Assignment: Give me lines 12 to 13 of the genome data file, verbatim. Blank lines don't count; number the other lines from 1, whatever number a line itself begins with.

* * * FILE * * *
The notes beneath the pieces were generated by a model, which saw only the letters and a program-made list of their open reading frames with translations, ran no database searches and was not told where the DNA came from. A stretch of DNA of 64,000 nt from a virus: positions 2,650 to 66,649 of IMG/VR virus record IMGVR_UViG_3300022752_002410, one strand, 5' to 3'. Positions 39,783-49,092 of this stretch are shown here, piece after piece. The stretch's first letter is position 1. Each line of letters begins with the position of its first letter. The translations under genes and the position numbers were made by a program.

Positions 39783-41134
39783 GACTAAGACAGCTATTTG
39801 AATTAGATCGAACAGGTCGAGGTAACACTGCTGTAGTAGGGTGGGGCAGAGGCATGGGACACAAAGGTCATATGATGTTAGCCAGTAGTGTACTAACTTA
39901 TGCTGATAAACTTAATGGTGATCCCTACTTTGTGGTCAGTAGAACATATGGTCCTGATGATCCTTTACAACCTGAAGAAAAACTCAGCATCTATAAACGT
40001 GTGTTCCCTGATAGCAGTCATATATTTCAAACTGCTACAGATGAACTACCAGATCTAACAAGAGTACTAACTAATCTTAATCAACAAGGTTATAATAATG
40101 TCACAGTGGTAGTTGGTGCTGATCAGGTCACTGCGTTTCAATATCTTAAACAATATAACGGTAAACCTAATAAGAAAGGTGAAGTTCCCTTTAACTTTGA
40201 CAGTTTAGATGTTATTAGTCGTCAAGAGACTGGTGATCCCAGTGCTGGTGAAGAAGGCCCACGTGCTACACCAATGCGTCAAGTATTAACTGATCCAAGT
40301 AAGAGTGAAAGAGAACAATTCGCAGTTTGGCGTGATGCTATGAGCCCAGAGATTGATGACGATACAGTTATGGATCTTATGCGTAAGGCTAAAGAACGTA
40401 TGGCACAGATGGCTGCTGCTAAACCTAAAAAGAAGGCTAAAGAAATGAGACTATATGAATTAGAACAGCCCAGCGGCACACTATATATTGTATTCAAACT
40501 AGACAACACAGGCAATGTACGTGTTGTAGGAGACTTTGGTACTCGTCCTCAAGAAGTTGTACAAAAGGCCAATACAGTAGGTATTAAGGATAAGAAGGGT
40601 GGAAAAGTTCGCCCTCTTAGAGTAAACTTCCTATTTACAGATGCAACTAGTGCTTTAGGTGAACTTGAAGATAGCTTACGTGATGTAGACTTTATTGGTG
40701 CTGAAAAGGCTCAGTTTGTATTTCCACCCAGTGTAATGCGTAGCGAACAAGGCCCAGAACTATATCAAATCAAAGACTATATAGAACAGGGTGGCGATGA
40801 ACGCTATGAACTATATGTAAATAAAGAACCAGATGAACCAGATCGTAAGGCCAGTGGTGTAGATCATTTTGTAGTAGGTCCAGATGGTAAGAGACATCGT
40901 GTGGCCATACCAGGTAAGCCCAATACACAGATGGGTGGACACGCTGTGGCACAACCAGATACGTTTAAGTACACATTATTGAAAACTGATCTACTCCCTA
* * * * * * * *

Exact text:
40601 GGAAAAGTTCGCCCTCTTAGAGTAAACTTCCTATTTACAGATGCAACTAGTGCTTTAGGTGAACTTGAAGATAGCTTACGTGATGTAGACTTTATTGGTG
40701 CTGAAAAGGCTCAGTTTGTATTTCCACCCAGTGTAATGCGTAGCGAACAAGGCCCAGAACTATATCAAATCAAAGACTATATAGAACAGGGTGGCGATGA